Reflection for Sunday – January 28, 2018 B

Readings: Deuteronomy 18:15-20; 1Corinthians 7: 32-35; Mark 1: 21-28
Click here to download  PDF of this homily.
Preacher: Mike Boucher

The opening lines from today’s first reading really stood out for me: “Moses spoke to all the people, saying, A prophet like me will the LORD, your God, raise up for you from among your own kin. For Moses, this is not a matter of if, but when. New prophets will be raised up from among us.

Early Christians read a passage like this in light of the story of Jesus and saw him as the “new Moses” leading them into a new reality. But how should we read it in 2018? If scripture is meant to be a living document and a text that reveals something new to each age, how would this apply to our generation?

Oftentimes, the word “prophetic” gets associated with some kind of fortune-telling or radical activism. No doubt there are elements of that in the prophetic tradition. But theologian Walter Brueggemann says that the real task of the prophet is to “nurture, nourish and evoke a consciousness and perception alternative to the consciousness and perception of the dominant culture around us.” Prophets provide a critique of the dominant culture and energize the development of an alternative. They help to shift our perception of what is happening around us.

One of the most profound prophetic movements that I saw in 2017 working to promote an alternative to the dominant culture around us was the #metoo campaign. In October of last year, actress Alyssa Milano created the hashtag in response to all of the widespread sexual assaults/sexual harassment reports that were emerging (particularly in Hollywood and the movie industry). The metoo campaign was actually started 10 years earlier by Tarana Burke through her work with survivors of sexual assault (particularly among women of color) but Milano turned it into a hashtag and it went viral. Millions of women around the world posted the words #metoo – giving testimony that harassment and abuse in one form or another are a daily reality for so many women and that a toxic masculinity had become normalized.

Then just a few weeks ago, the #timesup hashtag appeared in The New York

Times. It was a response in support of the #metoo campaign but particularly focused on women who have less access to the media to speak about what has happened to them. The Times called for sweeping changes to insure that women are respected and treated fairly.

The #metoo and #timesup movements are a powerful call to change. Like the Hebrew prophets, the women behind these campaigns are calling us back to right relationshipreminding us that we have strayed far from how our God intends for us to live. And they are specifically reminding menin particular, straight cis men (whose identity and gender match their birth sex)that this form of masculinity that orients itself towards dominance and control has got to go.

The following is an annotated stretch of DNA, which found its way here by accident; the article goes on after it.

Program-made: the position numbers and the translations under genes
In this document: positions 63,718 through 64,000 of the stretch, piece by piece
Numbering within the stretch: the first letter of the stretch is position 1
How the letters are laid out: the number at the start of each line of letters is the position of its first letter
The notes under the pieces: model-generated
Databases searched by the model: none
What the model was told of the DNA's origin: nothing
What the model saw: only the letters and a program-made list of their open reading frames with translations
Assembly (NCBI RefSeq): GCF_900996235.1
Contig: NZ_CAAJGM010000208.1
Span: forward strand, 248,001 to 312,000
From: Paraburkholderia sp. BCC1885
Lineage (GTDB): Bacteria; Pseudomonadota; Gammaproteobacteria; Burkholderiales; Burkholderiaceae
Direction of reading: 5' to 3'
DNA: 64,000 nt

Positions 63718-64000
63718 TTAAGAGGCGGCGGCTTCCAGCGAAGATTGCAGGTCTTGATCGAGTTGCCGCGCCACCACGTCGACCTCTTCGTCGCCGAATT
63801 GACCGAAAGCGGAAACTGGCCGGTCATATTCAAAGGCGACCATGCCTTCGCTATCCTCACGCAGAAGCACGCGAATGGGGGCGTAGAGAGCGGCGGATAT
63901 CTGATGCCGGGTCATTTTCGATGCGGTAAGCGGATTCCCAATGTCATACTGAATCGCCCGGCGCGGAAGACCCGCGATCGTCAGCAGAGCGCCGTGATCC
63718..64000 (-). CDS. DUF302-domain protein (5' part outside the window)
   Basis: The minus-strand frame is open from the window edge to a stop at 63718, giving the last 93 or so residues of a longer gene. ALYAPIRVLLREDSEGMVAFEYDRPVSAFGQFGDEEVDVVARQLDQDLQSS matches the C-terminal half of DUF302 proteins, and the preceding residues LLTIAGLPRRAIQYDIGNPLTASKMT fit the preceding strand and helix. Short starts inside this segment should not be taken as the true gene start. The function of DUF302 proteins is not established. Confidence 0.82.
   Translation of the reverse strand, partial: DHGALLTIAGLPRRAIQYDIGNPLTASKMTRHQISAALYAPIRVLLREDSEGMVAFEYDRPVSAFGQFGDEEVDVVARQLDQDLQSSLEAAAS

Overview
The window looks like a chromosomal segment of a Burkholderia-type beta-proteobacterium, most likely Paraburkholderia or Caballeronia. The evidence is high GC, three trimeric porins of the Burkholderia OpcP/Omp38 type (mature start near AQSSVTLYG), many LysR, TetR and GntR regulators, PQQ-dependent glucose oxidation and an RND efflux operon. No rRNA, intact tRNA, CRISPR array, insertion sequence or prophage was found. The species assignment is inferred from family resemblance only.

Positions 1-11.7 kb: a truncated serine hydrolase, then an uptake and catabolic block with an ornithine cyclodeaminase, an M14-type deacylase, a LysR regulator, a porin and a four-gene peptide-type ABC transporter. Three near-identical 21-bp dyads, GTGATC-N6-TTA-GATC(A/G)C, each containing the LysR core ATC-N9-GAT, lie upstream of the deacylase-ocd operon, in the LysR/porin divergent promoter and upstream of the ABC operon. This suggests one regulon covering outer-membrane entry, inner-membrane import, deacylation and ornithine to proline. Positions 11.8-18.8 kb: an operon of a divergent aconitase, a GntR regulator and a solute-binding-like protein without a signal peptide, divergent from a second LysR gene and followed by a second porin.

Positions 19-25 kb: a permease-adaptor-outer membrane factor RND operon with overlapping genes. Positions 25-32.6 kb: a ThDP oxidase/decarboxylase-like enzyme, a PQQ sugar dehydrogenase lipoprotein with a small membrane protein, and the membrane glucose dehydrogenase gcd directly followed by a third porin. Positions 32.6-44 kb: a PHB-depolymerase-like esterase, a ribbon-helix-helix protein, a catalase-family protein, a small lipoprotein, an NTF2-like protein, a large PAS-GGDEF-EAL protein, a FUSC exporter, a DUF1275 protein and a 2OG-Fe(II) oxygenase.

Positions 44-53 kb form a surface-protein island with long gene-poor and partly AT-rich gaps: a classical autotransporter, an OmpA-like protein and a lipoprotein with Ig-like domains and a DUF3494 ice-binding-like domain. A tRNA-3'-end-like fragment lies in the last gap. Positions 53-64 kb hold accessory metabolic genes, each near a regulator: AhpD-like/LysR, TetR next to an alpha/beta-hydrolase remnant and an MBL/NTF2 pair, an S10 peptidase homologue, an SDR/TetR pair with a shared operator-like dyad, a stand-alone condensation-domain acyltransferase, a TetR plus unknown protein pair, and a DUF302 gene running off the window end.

Jesus was clear when he spoke to his followers that those who “lord” power over others were not practicing the values of God’s kingdom (Mk 10:42), and a masculinity that sees others as inferior, objectifies women and values conquest and competition over compassion is not reflecting God’s kin-dom either. It is likely that Jesus also had to work through some of his own internalized patriarchy (see Mk 7:24-30) and had to learn to stand against dangerous forms of masculinity. It was all around himembedded in practically every system that operatedjust as it is today. And when we lack the firsthand experience of an oppression, it can be hard to see and dismantle.

But the demon in today’s gospel obeys Jesus’ command to leave, and the witnesses recognize that a new authority has emerged on the scene. We, too, can exorcise the demon of toxic masculinity in our midst, but it will take an inner authority and resolveespecially on the part of men and men in powerto practice another way of being. It will require deep listening to the pain and experience of women (and to the pain and experience of children, the queer and trans communities and other men who have been harmed by the violence) and will require new structures of mutual respect and leadership – in our homes, businesses, places of worship and governing structures.

The prophets of our day and age have spoken clearly. May we now nurture, nourish and evoke a new reality that we can all live into. It is to our collective peril if we don’t. #timesup

Mike Boucher

Mike Boucher

Mike Boucher works as a social worker, counselor and community worker at St. Joseph’s Neighborhood Center—a center for people without health insurance or adequate coverage—in Rochester, NY.He works to explore the intersections of poverty, racism, oppression, resistance and resiliency in the community as well as in counseling work.
Mike Boucher

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